UCLA’s best quadrant of play from scrimmage has clearly been the passing offense, with 66 successful designed passing plays vs 52 failed ones, or 56% efficiency, given the down & distance. That’s an above-average number though shy of elite, as is their 9.6 adjusted YPA. Where UCLA has excelled has been in explosive passing, with over 20% of designed passing plays gaining 15+ yards – a championship-caliber figure, in my experience. Here’s a representative sample of successful downfield passing:

(Reminder – after pressing play, you can use the left button to slow any video to ¼ or ½ speed)

  1. :00 – This is what Michael was referring to on the podcast as Thompson-Robinson being at “the peak of his powers” – this drag route is very long-developing play that he has to have patience for, he throws it with perfect accuracy, in-stride, with a very quiet base. Gorgeous pass.
  2. :14 – He’s also a pretty effective QB on the hoof, rolling left here and conducting a mid-level read of the flood concept. The zone coverage here is proper across all throwing lanes but he’s got a tall receiver with a good vertical and he lofts it over the defense.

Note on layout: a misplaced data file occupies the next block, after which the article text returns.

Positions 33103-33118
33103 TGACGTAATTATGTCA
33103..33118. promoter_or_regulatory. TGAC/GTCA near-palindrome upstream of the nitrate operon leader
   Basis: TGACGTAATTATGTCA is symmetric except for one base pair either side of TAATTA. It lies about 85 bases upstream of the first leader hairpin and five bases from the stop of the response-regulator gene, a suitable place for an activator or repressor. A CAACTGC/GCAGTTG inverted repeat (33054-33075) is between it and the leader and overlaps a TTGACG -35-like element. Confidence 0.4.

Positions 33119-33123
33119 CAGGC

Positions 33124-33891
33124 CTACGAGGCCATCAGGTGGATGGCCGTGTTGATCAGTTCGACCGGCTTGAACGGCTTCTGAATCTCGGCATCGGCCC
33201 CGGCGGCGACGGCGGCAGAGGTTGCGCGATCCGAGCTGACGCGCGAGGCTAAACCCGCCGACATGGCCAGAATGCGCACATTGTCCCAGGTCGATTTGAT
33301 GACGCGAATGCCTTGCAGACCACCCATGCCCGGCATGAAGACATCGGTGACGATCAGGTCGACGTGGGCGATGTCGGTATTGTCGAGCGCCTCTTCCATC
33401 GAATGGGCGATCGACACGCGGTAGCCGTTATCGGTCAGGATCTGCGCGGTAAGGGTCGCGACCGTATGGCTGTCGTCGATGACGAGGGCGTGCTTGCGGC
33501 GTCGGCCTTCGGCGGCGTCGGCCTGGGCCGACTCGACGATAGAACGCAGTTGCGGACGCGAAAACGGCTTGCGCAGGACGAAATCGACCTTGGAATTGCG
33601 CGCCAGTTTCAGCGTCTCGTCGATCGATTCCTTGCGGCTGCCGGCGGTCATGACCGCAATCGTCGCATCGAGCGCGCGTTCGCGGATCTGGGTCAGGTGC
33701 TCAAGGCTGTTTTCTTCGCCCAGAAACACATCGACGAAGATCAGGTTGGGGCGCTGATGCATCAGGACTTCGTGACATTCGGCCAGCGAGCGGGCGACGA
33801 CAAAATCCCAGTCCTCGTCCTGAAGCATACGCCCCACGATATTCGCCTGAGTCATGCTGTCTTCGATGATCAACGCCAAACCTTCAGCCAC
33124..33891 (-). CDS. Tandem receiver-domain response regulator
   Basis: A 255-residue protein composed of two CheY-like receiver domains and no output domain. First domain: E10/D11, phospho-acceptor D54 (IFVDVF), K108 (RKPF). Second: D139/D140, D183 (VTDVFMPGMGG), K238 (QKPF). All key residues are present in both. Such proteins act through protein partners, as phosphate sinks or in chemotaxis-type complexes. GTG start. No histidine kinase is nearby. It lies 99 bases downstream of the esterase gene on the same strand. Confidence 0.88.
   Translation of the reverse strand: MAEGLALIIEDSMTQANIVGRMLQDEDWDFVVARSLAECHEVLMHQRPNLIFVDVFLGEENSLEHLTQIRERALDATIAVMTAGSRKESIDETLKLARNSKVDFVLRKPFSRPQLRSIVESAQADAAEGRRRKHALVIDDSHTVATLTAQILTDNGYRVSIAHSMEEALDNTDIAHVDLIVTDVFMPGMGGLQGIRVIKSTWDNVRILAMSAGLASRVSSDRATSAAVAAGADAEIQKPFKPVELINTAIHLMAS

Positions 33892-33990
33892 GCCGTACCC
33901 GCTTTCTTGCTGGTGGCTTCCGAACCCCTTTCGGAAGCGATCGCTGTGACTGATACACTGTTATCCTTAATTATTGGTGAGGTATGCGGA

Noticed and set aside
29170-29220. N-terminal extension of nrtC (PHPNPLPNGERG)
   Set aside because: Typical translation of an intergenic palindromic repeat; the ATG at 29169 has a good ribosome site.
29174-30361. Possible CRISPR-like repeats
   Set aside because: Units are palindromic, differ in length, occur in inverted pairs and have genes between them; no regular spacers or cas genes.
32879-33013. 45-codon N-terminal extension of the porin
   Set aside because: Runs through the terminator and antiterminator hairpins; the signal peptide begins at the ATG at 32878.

3. :28 – This screen pass would have gotten blown up and he can’t throw it downfield with the OL that far past the LOS, so he just runs it. The blocking here isn’t great but he picks his way through, breaks a couple tackles, and gets the 1st down.
  4. :35 – Pretty poor blitz pickup even with a seven-man protection, and Thompson-Robinson is going to get hammered. In previous years he might have dipped but this year he’s taking the hit and delivering an accurate ball.

While Thompson-Robinson seems to have completely eliminated the bizarre open-field fumbling and massive negative-yardage plays that plagued his early career, there are still a few factors working against the Bruins’ passing efficiency. They replaced both their offensive tackles this season and it’s taken some time to get up to speed, and each of the five starters plus the sixth man come in for below-average blocking grades on my tally sheet. I think their tight end talent isn’t what it has been in previous years for Kelly and that limits both their blocking and formational options, and the current running back depth borders on the precarious and there haven’t been nearly as many passes to them out of the backfield. I also think that the almost programmatic nature of this offense locks them into several unproductive plays if the defense doesn’t take the bait as expected. Some examples: